of one side of the panel to measure eventual rotations jack loads the I shape while, on the other side, it loads
at the top of the panel (Fig. 4). The shear-compression the metallic element, to which two steel rods are
tests analogous to the diagonal compression tests were connected (Fig. 5).
designed to determine the shear strength and shear

Fig. 3. Layout of the diagonal compression test. Fig. 5. Layout of the shear-compression test.
M. Corradi et al. / Construction and Building Materials 16 (2002) 229–239 233

Fig. 8. The brick masonry texture of the panel located in Belfiore.

In addition to the displacements of the sixteen induc-


tive transducers, measurements were also acquired of
Fig. 6. The two schemes used for elaboration of the data of shear- the time and of the pressure in the 5 jacks, for a total
compression test. of twenty-one channels of acquisition.

5. Evaluation of the results


The compression stress was applied as in the case of
Section 4.1 up to a vertical stress of 0.3 MPa using two Nine, of the eleven panels, were double-leaf masonry
hydraulic jacks positioned above the panel. walls, made of roughly cut stone, weakly connected,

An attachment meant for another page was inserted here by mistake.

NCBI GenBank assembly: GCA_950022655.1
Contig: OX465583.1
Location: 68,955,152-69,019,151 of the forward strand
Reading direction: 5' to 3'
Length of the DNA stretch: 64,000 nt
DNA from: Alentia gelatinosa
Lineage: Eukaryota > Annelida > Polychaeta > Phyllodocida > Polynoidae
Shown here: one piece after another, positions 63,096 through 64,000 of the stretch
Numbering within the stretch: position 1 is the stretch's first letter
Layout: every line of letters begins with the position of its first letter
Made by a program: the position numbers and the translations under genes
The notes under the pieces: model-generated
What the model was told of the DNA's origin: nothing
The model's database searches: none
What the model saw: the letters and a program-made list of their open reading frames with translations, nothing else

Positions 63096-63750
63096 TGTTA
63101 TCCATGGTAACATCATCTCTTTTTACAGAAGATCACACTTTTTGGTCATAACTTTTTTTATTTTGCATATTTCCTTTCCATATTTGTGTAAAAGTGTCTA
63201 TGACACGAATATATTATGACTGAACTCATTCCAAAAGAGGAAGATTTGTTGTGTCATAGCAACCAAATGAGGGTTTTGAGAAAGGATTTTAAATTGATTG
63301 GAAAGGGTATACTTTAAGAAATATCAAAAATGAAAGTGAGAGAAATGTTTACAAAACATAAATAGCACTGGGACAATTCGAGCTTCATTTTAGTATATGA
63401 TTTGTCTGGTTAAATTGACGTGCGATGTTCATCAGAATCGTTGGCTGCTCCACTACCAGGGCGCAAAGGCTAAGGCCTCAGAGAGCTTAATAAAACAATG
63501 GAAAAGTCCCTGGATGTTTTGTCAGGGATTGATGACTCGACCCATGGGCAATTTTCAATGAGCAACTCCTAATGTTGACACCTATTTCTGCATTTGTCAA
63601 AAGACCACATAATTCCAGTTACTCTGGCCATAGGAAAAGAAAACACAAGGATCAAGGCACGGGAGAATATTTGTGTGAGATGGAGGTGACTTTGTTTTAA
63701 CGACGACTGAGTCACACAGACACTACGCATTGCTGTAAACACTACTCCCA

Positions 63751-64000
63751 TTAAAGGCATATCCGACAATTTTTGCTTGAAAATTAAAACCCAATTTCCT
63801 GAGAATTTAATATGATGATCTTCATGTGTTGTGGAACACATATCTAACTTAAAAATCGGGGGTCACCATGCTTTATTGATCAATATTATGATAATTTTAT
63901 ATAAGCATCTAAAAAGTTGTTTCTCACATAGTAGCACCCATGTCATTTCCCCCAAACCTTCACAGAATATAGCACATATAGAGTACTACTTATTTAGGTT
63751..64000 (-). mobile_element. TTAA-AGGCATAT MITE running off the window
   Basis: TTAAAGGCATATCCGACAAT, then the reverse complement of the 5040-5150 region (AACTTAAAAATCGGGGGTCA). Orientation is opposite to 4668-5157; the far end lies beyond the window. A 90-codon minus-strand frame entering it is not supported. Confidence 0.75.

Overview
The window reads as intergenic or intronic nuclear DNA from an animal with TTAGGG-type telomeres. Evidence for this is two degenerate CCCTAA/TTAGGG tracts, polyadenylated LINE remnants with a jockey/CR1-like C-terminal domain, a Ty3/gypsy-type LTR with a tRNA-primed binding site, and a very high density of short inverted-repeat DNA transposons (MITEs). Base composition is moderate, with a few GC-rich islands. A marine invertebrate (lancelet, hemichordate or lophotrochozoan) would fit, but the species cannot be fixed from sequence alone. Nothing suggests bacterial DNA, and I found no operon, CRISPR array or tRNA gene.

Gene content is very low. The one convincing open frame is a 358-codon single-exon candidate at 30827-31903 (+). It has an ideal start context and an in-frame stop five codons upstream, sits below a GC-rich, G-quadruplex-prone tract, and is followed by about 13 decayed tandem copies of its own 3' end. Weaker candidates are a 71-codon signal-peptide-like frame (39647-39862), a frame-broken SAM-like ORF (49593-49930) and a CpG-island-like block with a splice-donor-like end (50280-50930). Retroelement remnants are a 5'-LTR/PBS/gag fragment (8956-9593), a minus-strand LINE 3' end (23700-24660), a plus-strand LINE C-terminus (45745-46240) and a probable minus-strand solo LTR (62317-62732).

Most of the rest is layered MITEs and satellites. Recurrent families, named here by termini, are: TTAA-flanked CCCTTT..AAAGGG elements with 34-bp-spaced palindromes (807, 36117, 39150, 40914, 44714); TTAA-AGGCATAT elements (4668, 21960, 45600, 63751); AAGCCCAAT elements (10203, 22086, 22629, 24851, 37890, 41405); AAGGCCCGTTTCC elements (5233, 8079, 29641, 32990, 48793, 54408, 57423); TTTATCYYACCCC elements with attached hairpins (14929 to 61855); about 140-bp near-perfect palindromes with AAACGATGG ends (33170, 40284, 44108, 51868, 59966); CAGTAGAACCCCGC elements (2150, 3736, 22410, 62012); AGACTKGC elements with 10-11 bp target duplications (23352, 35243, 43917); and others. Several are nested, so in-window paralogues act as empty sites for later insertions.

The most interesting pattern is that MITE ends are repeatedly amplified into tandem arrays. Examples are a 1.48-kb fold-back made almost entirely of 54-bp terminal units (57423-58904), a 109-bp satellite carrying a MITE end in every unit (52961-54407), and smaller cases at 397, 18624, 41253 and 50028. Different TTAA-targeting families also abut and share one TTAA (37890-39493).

The panel was loaded at the top by means of a couple while two were of solid bricks (Figs. 7 and 8). The
of 100 kN hydraulic jacks positioned laterally, to avoid cross-section thickness of the panels in stone also turned
flexural failure mechanisms. This couple of jacks also out to be more or less constant with values varying
allowed measurement of the horizontal reaction at the from 48 to 57 cm, while differences of properties were
top of the panel. The condition of double bending results noted in the mortars (all lime-based), depending also
only in the hypothesis that the upper part of the panel on the period of construction: those from Ponte Postig-
is prevented from translating or rotating. This condition nano (built in the 1950s) are good lime-based mortars,
is satisfied by the presence of the 4 jacks (2 positioned while those from Soglio (19th Century) are very poor.